Junior catcher David Real (No. 5, above) hits a single in a Stony Brook baseball game on April 2nd. This past weekend Real hit his second home run of the season against Binghamton who swept Stony Brook.  KRYSTEN MASSA/THE STATESMAN

Facing Binghamton — the top team in the America East standings — in a three-game series at Vestal Field, Stony Brook Baseball was unable to contain a Bearcats’ lineup that erupted to score 20 runs on the weekend, resulting in a sweep of the Seawolves.

Stony Brook entered the series in second place behind Binghamton in the conference. With the America East Tournament just weeks away, the sweep was a big blow to the Seawolves’ chances of gaining a higher seed in the tournament with just six conference games left to play. Stony Brook’s conference record falls to 9-7 on the season.

Stony Brook’s starting pitching has been its most effective weapon all season. However, the Seawolves pitching did not get off to a promising start this weekend.

In his worst game of the season, senior pitcher Chad Lee surrendered nine runs to the Bearcats in game one of the series. Lee entered the game leading the America East Conference in earned run average. Stony Brook would go on to lose to the game 11-5. Lee’s record falls to 5-3 after earning the loss.


Binghamton got the ball rolling early in the first inning when senior second baseman Reed Gamache hit a two-run home run to left field to give his team a 2-0 lead. The home run was the first that Lee had allowed since moving into the team’s pitching rotation in late March.

Gamache returned to the plate in the fifth inning to belt his second home run of the game, this time scoring three runs on the play. His home run in the fifth came after two Bearcats had already scored in the inning. He drove in two more runs the following inning to end the game with seven runs batted in. Gamache now leads the America East with 39 runs batted in.

The Bearcats’ big fifth inning gave them a five-run lead over the Seawolves.

Stony Brook struggled to match its  opponent’s big run-producing innings. Despite scoring five runs in the game, the Seawolves often left several runners on base in single-run scoring innings that could have been more damaging.


Junior catcher David Real hit his second home run of the season in the seventh inning. Head coach Matt Senk has begun to use Real in the cleanup spot more regularly than freshman outfielder Dylan Resk who previously held the spot in the lineup. The cleanup spot is the fourth hitter in a lineup that is generally reserved for a team’s best run producer.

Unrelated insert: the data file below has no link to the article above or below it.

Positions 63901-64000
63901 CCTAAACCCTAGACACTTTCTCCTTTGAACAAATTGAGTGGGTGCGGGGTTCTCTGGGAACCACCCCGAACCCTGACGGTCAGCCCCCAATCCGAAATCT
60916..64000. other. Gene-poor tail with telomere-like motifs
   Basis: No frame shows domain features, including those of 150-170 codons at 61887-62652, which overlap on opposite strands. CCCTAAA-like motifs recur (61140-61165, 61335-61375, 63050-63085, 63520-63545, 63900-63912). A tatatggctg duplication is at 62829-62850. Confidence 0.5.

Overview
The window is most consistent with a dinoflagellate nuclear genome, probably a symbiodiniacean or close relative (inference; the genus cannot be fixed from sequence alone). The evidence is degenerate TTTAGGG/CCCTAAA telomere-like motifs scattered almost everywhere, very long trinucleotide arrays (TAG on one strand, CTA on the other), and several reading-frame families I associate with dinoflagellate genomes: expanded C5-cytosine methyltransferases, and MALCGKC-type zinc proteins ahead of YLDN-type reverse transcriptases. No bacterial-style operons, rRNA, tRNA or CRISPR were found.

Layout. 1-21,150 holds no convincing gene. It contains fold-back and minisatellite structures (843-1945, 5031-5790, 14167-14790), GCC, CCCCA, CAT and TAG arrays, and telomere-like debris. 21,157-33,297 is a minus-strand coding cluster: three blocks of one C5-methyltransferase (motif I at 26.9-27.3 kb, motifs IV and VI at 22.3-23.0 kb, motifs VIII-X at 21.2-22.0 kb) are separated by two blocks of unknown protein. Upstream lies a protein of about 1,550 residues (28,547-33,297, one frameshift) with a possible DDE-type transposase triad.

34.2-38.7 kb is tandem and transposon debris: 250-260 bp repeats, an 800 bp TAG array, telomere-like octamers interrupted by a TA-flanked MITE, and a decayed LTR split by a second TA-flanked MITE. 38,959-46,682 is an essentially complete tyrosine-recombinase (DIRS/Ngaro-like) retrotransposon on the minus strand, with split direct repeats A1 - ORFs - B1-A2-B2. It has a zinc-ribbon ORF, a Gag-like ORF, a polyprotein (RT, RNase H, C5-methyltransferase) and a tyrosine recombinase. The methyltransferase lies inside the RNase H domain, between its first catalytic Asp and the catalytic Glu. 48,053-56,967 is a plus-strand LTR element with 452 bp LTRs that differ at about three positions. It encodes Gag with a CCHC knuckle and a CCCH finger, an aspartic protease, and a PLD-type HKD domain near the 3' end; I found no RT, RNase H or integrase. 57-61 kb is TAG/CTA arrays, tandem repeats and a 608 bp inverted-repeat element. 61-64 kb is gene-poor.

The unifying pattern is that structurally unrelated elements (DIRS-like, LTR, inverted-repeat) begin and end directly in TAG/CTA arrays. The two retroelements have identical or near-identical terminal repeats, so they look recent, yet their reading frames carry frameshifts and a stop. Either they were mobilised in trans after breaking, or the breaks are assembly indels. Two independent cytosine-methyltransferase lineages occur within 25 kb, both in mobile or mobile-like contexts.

In the second game Binghamton shut out Stony Brook in a 2-0 win, allowing the Bearcats to complete the Saturday sweep of the Seawolves.

Senior starting pitcher Mike Bunal anchored the Binghamton pitching, allowing Stony Brook to scatter just five hits in the second game en route to the victory. Bunal was the winning pitcher after throwing six innings of scoreless baseball.

Stony Brook freshman starting pitcher Bret Clarke kept the game close while Binghamton limited the Seawolves’ batting. However, the run support never came despite Clarke pitching well in 5.2 innings of work while allowing just two runs. Clarke’s record fell to 5-2 with the loss.

Stony Brook left five runners in scoring position in the game.


The Seawolves found themselves in good position to begin the third game of the series. The team led 3-0 entering the fifth inning, but that was before the Bearcats’ offense erupted once again.

After not allowing a run through the first four innings, senior starting pitcher Tyler Honahan began the fifth inning with a routine fly out for the first out. But Stony Brook would see six Binghamton runners cross home plate before earning the second out of the inning. The Bearcats combined to score seven runs in a decisive fifth inning that proved fatal for the Seawolves, who lost 7-3.

Stony Brook will look to end its four-game conference losing streak next weekend at Mahaney Diamond in Orono, Maine, where the team takes on Maine in a three-game series beginning on Saturday at 3 p.m.


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